Toyota Isn’t Betting All Its Research on EV Trucks

2024 toyota hilux hydrogen prototype
Toyota Isn’t Betting It All on EV TrucksDominic Fraser
  • Toyota UK completes demonstration fleet of Hilux hydrogen fuel-cell prototypes, using hardware from the Mirai sedan.

  • The first prototype was completed in 2023 in record time, with Toyota and partners building a fleet of 10 trucks for customer and media demos.

  • Toyota is one of several automakers backing hydrogen fuel-cell powertrains, predicting a future where EVs and FCEVs will exist side by side.

Toyota has been betting on hydrogen for a while and has been willing to take pretty big risks on the technology, including fielding the Mirai sedan in a relatively confined part of the US (the West Coast).


Since the Mirai debuted, it hasn't exactly become easier to find hydrogen, including in the few parts of the country where you're within driving distance of a station.

Last fall Toyota Manufacturing UK surprised the ZEV truck world by building a hydrogen fuel-cell version of its Hilux pickup. Using the powertrain of the Mirai sedan along with three high-pressure hydrogen fuel tanks, the Hilux prototype boast a range of 365 miles—greater than that of a comparable battery-electric truck, the automaker claimed.

Now Toyota's UK unit has taken the concept a step further, completing 10 prototypes intended for a demonstration fleet. Five of the trucks are currently going through field testing with the automaker, while the other five are part of a customer and media fleet.

The reason this is happening in Europe is because the automaker expects it to become one of the largest hydrogen fuel-cell markets by the end of the decade, which seems plausible if strictly in a relative sense.

But this project is more than just a test fleet, as in December of last year Toyota revealed plans for Hydrogen Factory Europe, seeking to commercialize hydrogen fuel-cell tech on a larger scale.

One way of looking at Toyota's hydrogen truck optimism is that the automaker already has all the parts. The Hilux truck is an existing platform, the Mirai drivetrain is existing hardware, and a lithium-ion battery is also on board beneath the cargo bed.

So the vast majority of the needed parts are already in Toyota's component pipeline, even though some outside companies including Ricardo also took part in the project.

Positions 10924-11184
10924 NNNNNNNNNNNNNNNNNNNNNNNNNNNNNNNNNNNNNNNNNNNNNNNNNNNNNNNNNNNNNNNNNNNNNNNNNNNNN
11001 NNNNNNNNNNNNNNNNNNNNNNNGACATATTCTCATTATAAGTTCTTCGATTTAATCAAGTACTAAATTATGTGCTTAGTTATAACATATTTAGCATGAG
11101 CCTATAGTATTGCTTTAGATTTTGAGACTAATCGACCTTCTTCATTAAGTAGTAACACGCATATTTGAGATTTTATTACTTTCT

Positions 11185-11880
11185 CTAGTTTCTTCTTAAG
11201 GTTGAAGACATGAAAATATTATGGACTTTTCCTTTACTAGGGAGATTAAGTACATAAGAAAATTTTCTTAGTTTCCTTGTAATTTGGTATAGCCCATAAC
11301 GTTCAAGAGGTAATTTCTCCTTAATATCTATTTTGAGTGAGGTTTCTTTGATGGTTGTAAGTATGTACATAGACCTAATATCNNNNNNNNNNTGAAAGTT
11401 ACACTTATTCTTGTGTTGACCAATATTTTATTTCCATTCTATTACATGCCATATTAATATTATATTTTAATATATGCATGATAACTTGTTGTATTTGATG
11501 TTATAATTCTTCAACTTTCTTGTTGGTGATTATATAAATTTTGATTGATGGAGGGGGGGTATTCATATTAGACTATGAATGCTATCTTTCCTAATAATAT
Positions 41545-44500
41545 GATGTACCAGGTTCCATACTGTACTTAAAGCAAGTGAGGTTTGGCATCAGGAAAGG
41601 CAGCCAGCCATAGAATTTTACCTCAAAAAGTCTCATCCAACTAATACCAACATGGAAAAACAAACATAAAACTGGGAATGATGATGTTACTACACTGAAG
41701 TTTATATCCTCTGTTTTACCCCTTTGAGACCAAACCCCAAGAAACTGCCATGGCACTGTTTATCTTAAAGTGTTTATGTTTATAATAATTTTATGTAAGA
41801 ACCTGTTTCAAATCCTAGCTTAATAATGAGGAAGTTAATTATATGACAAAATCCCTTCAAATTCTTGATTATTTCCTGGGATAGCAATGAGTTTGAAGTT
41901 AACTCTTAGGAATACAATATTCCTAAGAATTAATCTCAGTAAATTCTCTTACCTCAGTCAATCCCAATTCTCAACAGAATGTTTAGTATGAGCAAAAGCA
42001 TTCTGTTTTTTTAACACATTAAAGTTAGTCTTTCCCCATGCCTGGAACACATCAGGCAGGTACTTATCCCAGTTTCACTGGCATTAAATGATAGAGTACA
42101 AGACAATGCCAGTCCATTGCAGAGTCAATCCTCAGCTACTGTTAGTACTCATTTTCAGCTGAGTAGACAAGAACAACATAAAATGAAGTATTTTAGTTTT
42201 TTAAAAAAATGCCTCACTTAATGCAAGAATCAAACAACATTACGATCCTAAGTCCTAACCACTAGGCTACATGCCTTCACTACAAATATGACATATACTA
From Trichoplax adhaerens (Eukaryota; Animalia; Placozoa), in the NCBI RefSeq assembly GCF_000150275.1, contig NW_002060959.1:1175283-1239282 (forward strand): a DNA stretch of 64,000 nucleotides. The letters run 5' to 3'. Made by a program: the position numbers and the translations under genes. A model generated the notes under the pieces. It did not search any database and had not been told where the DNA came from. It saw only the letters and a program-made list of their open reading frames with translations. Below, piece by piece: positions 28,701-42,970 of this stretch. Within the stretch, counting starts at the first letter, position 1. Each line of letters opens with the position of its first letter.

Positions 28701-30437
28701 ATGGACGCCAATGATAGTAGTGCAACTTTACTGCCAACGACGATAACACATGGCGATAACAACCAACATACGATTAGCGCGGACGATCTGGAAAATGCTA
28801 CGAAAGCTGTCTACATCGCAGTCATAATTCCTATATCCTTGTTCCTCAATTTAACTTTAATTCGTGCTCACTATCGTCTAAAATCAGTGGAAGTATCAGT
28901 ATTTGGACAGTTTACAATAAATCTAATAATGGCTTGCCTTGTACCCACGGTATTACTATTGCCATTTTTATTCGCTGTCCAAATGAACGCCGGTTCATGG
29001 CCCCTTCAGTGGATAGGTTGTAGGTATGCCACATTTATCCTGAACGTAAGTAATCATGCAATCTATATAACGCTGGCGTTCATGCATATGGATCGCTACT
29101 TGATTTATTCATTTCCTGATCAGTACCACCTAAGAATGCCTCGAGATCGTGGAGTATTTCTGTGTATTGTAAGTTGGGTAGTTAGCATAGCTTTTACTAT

"Prototype construction took place between June and July 2023 and the first vehicle was completed in just three weeks," Toyota points out. "A further nine prototypes were assembled prior to a thorough evaluation phase from July to December last year, including test rig and track testing."

2024 toyota hilux hydrogen prototype
The Hilux has been Toyota’s workhorse overseas for decades. Toyota

But does the Hilux hydrogen project preview a production rollout anytime soon?

The answer is a little murky, even though given all the money that has been poured into hydrogen—at the expense of EV tech, the skeptics will claim—Toyota could indeed put a hydrogen Hilux into production if it wanted to, and could likely find commercial customers.

As with hydrogen semi trucks, the greatest promise for hydrogen truck adoption in the short term is seen from commercial fleets that could use on-site hydrogen production stations. This is still a relatively narrow category, but it does exist in the industrial sector in Europe, among chemical giants like BASF.

Such fleets could be local in scope, with industrial giants using them as utility vehicles on the grounds of plants and nearby, but it would be one of the first steps in making hydrogen trucks a reality while European infrastructure catches up.

Despite Toyota's continued optimism for hydrogen, we suspect we might see an electric pickup from the automaker go on sale stateside before we see a hydrogen truck. The barriers to hydrogen vehicle adoption even in narrow pockets of the US remain daunting, even though there has been some progress with much larger semis.

"Along with Toyota's 30 years of research and development into hydrogen fuel cells, know-how from the Hilux project will contribute to the next generation of fuel cell technology, which will offer longer lifecycles, increased driving range for vehicles and significantly reduced costs," the automaker said.

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One other particular industry that has been interested in ZEV trucks, to the point of having specialist firms build custom Toyota trucks from available parts, is the mining industry.

We have a feeling it will be one of the first sectors to take an interest in FCEV powertrains if Toyota were to offer them commercially in the coming years. But battery-electric trucks could still beat them to market, especially in Europe.

Will we see a greater variety of hydrogen vehicles in the US in coming years, or is this an evolutionary dead end when it comes to ZEV models? Let us know what you think in the comments below.